By Tim Sullivan
Like many Catholic elementary schools, mine bore a slightly tragic name, Our Lady of Sorrows. Maybe Our Lady of Perpetual Guilt was already taken within the archdiocese, but it was actually a gem of a place to spend 1st through 8th grades. Each morning, the streets of Gedney Farms saw a congregation of plaid and blue in their best Buster Browns for the walk to OLS. Judging by the scientific metrics of Facebook, it must have been a pretty special school because my siblings and I keep up with so many old friends and teachers.
One of many parenting coups our mother pulled off was that she had the older kids prepare lunches for the younger kids. If I asked Elliott to make Margo’s lunch, he’d look at me as if I asked him to drive her to the zoo and say, “you think I know how to make a lunch?” Anyway, the arrangement somehow worked back in the day. Except that one time my practical joker brother Steve slid two pieces of white bread into a Ziploc bag instead of making actual sandwiches.
Sr. Cecile hurried me into the cafeteria kitchen and scooped a generous blob of grape jelly onto the naked bread. I was grateful, of course, but any kid can tell you a peanut butter and jelly sandwich is perfection but just jelly on white bread is a disaster. I nibbled cautiously around the edges but the middle section proved too precarious. Wearing half a grape jelly sandwich is a surefire way to ruin a 1st grader’s afternoon. Well played, Steve, well played.
My kids are essentially two years apart, but their respective birthdays leave them three grades apart. So this is the only year we have them at the same school (K-3) and we’re all going to relish it, dammit. The morning march down Mead Road with throngs of Oakhurst Owls seems very much like when I was a kid, minus the clip-on ties. If you see someone with an extra bounce in their step sporting a spiky pink backpack, that would be me. Plus, Kristen and I are just giddy with the logistics of dropping off and picking up at one location (This is the sort of thing that makes parents giddy).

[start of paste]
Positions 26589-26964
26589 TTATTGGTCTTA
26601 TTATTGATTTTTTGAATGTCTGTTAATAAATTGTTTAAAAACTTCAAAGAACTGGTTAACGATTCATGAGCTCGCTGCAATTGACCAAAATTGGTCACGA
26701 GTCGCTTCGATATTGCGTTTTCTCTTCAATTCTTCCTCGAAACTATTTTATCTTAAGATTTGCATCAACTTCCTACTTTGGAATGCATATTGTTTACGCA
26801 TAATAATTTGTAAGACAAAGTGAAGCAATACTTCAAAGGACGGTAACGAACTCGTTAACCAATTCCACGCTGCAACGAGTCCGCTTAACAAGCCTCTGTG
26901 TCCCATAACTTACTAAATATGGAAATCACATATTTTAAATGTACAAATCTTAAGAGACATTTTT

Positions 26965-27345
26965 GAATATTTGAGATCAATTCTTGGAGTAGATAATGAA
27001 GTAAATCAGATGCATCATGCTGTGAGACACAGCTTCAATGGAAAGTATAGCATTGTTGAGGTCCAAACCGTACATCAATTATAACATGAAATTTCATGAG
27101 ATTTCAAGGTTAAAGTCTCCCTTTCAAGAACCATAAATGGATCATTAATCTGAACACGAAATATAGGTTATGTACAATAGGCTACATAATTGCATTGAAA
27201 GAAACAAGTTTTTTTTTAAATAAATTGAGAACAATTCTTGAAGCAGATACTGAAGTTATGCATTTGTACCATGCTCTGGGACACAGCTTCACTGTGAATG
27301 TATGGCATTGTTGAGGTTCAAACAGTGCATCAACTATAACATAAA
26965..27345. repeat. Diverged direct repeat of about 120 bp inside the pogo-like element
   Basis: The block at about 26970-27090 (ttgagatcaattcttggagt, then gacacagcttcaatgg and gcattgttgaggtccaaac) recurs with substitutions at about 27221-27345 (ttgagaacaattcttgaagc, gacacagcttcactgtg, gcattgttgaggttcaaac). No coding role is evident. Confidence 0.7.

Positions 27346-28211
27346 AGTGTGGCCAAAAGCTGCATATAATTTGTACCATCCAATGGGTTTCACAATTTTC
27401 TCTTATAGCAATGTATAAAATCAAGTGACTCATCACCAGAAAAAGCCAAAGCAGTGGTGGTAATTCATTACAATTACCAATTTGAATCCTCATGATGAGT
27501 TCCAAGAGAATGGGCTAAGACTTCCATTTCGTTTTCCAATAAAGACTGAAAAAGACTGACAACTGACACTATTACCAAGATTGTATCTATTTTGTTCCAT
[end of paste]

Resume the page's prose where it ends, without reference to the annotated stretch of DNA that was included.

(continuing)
So far so good. Elliott’s new teacher is Ms. Beyer, and friends who have older kids get misty-eyed relaying just how awesome she is. She’ll need to be because Mrs. Harber set the bar awfully high in 2nd grade. At orientation night, Ms. Beyer greeted Elliott with, “Are you a hugger or a high-fiver?” He claimed to be a high-fiver (he’s totally a hugger), but his smile spoke volumes. On the first day he had homework – 10 things to know about me. I suggested he start off with, “I’m actually a hugger,” but instead Line 1 was “I love sports.” I doubt any other third grade boy came up with that one!
Margo has Ms. Phillips for Kindergarten and we already know she is THE BOMB because Elliott had her, too. It’s the Golden Year, I tell ya!
On the first night I asked Margo who her Spanish teacher was. “Senora Something…Spanishy…”– total brush off. She was too anxious to find out whether or not she had homework (hoping). This was so she could roundly complain about all of the homework she had. I opened her folder and the assignment was to memorize her cafeteria code, which she tackled with gusto but still she clamored for more. All I could find was a Code of Conduct form to be signed by both parent and student.
“How do you spell Sullivan again?” she sighed with a phony harrumph.
I played along: “S-U-L-L-I-V-A-N. And I hate to tell ya – but you also need to sign down here.”
“Ugh! ALL this homework? On the first night?”